Morale described as ‘grim’ at Globe and Mail newsroom in lead-up to voluntary buyout offer
Staff expressed concerns about morale at a Globe and Mail town hall Wednesday at which the paper announced it would be cutting $10-million a year from its labour budget.
Rumours of layoffs circulated in the days and weeks leading up to the meeting where voluntary buyouts were offered with a May 29 deadline, Mason Wright, unit chair for Globe members of Unifor 87-M, told J-Source.
“I think there’s a fair amount of concern about work-life balance and being able to produce the kind of content that our readers and subscribers would expect,” said Wright, of both the staff’s current job security and what the work conditions will be like following the upcoming departures.
Employees already feel spread thin, said Wright, and until the period for voluntary resignations has concluded, it is not clear how many positions will be cut.
Toronto-based journalist Sean Craig first broke the news of what had transpired in the town hall on Twitter, followed by a report from Canadaland’s Jaren Kerr.
The Globe & Mail held a town hall with staff today. The paper is offering a voluntary severance program, giving staff three weeks to decide if they wish to take it. Management didn't give a headcount for how many they're aiming for, but cuts will likely come across all depts.
— Sean Craig (@sdbcraig) May 8, 2019
Globe and Mail publisher Phillip Crawley suggested staff should focus on the quality of work rather than number of employees when an editor said: “‘Morale is grim, and how are we expected to produce the same quality of journalism?'” Wright said.
With a staff of what he said consists of approximately 250 journalists, Crawley told J-Source he expects the Globe will not have trouble maintaining high-calibre work.
As other costs have gone down, labour costs have held steady, now representing 36 per cent of the overall operating budget up from 25 per cent in 2011, said Crawley. While digital subscriptions are growing – the Globe, according to Crawley, has about 110,000 digital subscribers, nearly matching print – advertising revenue has steadily declined, an industry-wide trend.
“I pointed out that last Friday night at the National Newspaper Awards, I presented the award for the best investigation to a reporter from the St. Catharines Standard who announced on the stage that they used to have 49 reporters – they now have five,” said Crawley, describing Grant LaFleche’s win for All the Chair’s Men, which was also announced as a 2018 Michener finalist earlier this week.
“He won the top award, beat the team from the Globe and Mail, among other people, and was able to work on that for 18 months to investigate the Niagara Parks Commission.”
In response to Crawley’s comments, Wright said, “he cited that as an example of, I guess, what I would say is a mantra among cost-cutting operations, which is ‘do more with less’ … I think it’s easy to pick out single examples but as an entire body of work, it’s much harder to make the same argument.”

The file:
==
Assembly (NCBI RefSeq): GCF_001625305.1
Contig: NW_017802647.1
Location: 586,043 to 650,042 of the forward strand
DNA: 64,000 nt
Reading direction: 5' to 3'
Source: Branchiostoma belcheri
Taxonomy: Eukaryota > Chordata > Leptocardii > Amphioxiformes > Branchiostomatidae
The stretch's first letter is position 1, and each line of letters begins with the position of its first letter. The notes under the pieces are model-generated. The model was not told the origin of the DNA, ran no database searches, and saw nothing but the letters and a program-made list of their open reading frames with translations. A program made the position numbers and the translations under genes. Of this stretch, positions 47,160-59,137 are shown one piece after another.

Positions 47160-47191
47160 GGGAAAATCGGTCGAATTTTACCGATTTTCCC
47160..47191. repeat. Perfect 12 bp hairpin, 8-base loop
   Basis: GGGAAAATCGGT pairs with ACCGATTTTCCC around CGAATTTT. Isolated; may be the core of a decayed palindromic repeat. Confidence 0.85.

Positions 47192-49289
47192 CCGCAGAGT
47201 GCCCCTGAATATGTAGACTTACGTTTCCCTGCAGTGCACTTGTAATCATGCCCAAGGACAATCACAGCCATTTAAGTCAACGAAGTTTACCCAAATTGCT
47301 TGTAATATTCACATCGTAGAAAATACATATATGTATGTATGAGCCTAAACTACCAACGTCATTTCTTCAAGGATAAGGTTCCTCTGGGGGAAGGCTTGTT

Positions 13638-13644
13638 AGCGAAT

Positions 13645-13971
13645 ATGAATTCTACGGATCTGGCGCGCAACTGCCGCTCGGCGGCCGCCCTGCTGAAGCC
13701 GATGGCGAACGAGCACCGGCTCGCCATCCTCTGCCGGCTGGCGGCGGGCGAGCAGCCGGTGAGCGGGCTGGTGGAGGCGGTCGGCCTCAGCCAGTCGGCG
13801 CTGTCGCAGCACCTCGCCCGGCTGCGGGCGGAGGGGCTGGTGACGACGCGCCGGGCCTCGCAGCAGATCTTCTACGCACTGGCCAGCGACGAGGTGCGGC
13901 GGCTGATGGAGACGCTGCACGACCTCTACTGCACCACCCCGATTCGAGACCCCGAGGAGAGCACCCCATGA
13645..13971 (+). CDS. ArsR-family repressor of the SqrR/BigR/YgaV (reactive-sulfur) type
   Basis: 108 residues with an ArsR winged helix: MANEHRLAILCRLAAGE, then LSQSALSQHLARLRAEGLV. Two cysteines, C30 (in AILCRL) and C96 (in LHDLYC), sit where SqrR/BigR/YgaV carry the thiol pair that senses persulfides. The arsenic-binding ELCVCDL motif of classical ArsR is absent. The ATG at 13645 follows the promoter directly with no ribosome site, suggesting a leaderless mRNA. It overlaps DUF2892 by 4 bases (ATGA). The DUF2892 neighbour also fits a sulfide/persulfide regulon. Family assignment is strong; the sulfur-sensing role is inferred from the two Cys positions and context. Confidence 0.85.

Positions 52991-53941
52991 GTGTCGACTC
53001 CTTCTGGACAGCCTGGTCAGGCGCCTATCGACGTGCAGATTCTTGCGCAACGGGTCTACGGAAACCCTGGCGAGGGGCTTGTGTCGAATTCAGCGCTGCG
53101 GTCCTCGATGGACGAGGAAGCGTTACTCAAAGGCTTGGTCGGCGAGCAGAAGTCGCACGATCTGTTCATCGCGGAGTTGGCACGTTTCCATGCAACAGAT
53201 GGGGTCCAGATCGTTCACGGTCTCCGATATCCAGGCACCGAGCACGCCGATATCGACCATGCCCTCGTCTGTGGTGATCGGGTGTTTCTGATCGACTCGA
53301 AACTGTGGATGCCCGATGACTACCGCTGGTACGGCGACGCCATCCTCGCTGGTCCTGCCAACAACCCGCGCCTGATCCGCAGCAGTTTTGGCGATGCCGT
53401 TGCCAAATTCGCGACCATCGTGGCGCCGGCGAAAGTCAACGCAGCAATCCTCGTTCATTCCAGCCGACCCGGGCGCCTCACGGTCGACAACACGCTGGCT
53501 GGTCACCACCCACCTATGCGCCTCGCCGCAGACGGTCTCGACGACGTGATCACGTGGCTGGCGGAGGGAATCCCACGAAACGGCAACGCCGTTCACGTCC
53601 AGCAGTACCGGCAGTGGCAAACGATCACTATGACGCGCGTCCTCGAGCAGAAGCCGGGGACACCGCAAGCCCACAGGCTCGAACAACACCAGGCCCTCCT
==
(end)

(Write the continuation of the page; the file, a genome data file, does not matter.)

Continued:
This marks the fourth time voluntary buyout the paper has offered since 2009, The Canadian Press reported.
“I don’t think he sees what people on the newsroom floor see, whether that’s because he chooses not to see it or because he believes in a different story, I can’t really say,” Wright told J-Source. “The mood on the floor doesn’t seem to concern him really.”
The collective agreement outlines that staff on new ventures such as Cannabis Pro, the Globe’s newsletter product launched in advance of legalization last year, are subject to different policies around union rules like employees with seniority bumping junior employees from jobs.
But while determinations about layoffs will not be final until after the voluntary severance deadline, projects like Cannabis Pro are unlikely to be affected by labour cuts since it’s “outside of our normal operational costs,” said Crawley. “It’s a new venture that we’ve got to give it time for it to get established and get working as the whole industry of cannabis gets established,” adding that while print advertising revenue has declined, changes such as a reduction in costs associated with printing and distribution, as well as investment in data analytics tools, have positioned the organization well.
“We’re stronger now than we were three years ago,” said Crawley. “My job is to ensure that in three years time, we’re stronger than we were today.”
Crawley said that in the “first 24 hours since the town hall, we’ve had quite a list of people” say they want to accept the buyout offer.
The news of the cuts come barely six months after the Globe narrowly avoided a strike amid negotiations over pension and gender-pay equity issues.
Editor’s note: This article was updated on May 10, 2019 at 9:12 a.m. ET to clarify that the Globe and Mail’s labour costs haven’t increase but currently represent a larger proportion of the overall budget.
Steph Wechsler is J-Source’s managing editor.